Way back when, back when I was diagnosed as Stage IV, back in the once-upon-a-time of the summer of 2018, some people suggested that I might want to spend my remaining time checking off items from my bucket list. I didn’t take these suggestions well at the time because: 1. I always thought the concept of having a bucket list rather morbid, like a scavenger hunt against the grim reaper, and 2. what difference would it make anyway, what difference would achieving a few earthly desires make when faced with the gaping maw of eternity?
Sure, there are things that I’ve wanted to do or to see. I’ve wanted to travel more, both to Europe and to other parts of this country, and to learn things or accomplish things that I have not learned or accomplished yet. I might still see, or learn, or do some of those things, but it won’t leave an ache in my heart if I don’t. The way I look at it is, if I’ve reached 62 years of age and have not accomplished them by now, then they weren’t really that much of a priority for me. I don’t feel that I’ve sacrificed anything along the way, at least nothing critically important. As I look back, my life experiences up until now may not have been remarkable, but they have been fulfilling.
I remember seeing the movie The Bucket List starring Jack Nicholson and Morgan Freeman when it came out. This movie did not invent the term bucket list, but it did popularize it. I remember watching it at the time and thinking, “well, that’s all fine for rich guys who can afford such shenanigans, but what about the rest of us working stiffs?” Are our lives less complete because we never traveled to the Himalayas? I’d like to think not. What was really important, I think, in that movie was not the things they did, but the relationships they formed or repaired with their families and with each other in the time that they had.
To me, that’s more important than some trivial list of personal achievements. While thinking about this topic, I came across a great article. I won’t attempt to repeat its advice, it’s a short article and worth a read: https://www.asaging.org/blog/kicking-bucket-list-mentality. The article is about retirees and aging seniors, but it can apply to anyone who has become all too aware of their own mortality.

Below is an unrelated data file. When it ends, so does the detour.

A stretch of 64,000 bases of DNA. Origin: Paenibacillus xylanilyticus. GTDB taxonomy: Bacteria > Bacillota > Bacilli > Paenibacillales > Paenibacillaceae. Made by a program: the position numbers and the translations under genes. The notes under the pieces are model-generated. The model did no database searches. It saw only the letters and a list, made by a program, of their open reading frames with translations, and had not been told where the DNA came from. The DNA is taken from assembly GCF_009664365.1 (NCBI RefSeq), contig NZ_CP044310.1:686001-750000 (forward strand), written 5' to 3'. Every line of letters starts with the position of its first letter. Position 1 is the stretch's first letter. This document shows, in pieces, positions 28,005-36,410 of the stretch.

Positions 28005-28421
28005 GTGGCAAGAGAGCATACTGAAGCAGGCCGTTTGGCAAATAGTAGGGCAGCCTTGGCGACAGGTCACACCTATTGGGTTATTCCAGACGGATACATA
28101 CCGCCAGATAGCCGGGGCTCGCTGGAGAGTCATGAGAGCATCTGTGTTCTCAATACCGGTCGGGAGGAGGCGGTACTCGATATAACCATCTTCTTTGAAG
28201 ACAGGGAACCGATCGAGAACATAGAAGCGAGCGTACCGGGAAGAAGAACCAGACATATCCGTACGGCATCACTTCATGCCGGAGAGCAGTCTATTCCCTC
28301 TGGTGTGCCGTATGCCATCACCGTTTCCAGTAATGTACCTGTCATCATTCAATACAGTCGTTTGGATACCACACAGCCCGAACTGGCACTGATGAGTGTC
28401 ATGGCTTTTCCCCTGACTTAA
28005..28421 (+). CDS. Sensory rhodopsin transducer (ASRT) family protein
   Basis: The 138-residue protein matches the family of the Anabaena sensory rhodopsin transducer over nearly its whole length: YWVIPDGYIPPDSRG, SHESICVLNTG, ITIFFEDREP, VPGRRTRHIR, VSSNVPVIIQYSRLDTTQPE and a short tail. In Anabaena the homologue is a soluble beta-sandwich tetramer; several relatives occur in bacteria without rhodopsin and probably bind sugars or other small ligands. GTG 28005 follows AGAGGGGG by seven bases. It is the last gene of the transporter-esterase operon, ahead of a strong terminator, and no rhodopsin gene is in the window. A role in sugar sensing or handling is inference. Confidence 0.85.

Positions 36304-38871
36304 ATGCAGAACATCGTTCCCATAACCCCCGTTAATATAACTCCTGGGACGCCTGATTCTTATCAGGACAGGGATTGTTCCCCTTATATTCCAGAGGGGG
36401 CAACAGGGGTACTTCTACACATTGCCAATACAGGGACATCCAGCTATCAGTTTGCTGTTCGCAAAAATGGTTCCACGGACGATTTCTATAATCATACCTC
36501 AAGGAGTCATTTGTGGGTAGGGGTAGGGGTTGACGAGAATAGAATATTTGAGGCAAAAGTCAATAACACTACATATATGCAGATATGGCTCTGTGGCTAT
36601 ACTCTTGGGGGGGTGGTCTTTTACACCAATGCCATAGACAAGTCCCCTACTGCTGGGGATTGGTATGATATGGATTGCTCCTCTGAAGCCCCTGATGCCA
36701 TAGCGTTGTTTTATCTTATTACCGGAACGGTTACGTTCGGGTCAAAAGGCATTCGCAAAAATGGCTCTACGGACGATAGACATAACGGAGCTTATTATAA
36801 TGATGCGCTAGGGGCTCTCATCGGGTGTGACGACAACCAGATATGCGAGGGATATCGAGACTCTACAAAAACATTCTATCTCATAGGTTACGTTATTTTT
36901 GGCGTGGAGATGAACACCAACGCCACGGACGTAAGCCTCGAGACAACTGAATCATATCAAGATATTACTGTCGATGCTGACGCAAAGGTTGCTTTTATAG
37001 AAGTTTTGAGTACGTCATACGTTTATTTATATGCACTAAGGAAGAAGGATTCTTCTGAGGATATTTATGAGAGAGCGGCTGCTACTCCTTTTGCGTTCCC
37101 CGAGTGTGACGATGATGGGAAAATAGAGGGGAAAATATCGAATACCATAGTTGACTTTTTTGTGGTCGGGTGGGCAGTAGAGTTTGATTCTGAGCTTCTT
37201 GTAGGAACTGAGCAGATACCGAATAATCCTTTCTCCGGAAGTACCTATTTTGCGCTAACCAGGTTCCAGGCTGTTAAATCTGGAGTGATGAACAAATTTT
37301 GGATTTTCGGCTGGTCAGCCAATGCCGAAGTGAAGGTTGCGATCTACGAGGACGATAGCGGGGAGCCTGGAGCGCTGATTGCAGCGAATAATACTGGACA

Their predicament in no way dismisses the importance and joy that bucket list events can offer. But focusing too much on such events can quickly become part of a larger attitude that puts one’s own gratification over the possibilities of a life more deeply engaged with family and community. It is aging with a bang versus aging with a purpose.Marc E. Agronin
The author goes on to suggest that these people infuse their goals with meaning by doing things that connect to others or to their community and allow them to grow. I have to remind myself that these are the things that are really important.
Having said all this, let me tell you about my bucket list. Well, it’s not really a bucket list, but it’s some things I’d like to accomplish this year. One of them came much closer to reality today.
Ever since I was young man, I’ve longed to own a two-seater convertible roadster. I don’t know if it was Tod and Buz from Route 66 or Dustin Hoffman in The Graduate who inspired me, but the idea of hitting the open road with the wind in my hair and the open sky above me was always appealing, When I received the good news of my most recent scans, I told Lynn that I was going to do it, I was going to get that two-seat convertible roadster. To my surprise, she not only supported me, but encouraged me and even went so far as to drive me to the car dealer today to close the deal. So, I guess this is a bucket list item, but it would have no value to me without Lynn. My plan is that at least one weekend day a week for the rest of the summer, we will pick a spot to visit and drive there. We could do that in our current cars, but we probably wouldn’t. The new car gives us a not just a means, but a motive to enjoy this time together. We’ll work out later which one of us is Tod and which one Buz.
The other two prosaic goals have more to do with challenging myself. I’m not sure that I will be able to accomplish either one, but I’m putting them in writing here so that maybe that will goad me into actually accomplishing them. I have never run so much a mile before, but with my health getting stronger, I want to push myself to run a 5K before the year is out. I’m setting a target to do this by Columbus Day. I figure that the weather won’t be too hot or too cold by then. I’d like to run it in a respectable time for a 62 year-old couch potato, but if I have to run/walk it I’ll do that. Right now, I get winded running to the mailbox, so I need to start training.
Finally, I’d like to walk in the footsteps of Thoreau and Emerson and hike Mt. Monadnock in New Hampshire. There’s no deeper meaning to this than that. It’s one of the most climbed mountains in the world, and it’s right here in New England. The total time to climb to the top, enjoy the view, and climb back down is about 5 or 6 hours. Not an easy walk in the park, but doable with preparation. I’m hoping to be able to post pictures of the panoramic views from the summit.
The other things I want to do probably wouldn’t make good bucket list items. Mostly, I just want to remember daily to appreciate the gift of life that I’ve been given and to appreciate the people that I get to share it with. It’s so easy to lose sight of those things, especially if you have your head stuck in a bucket.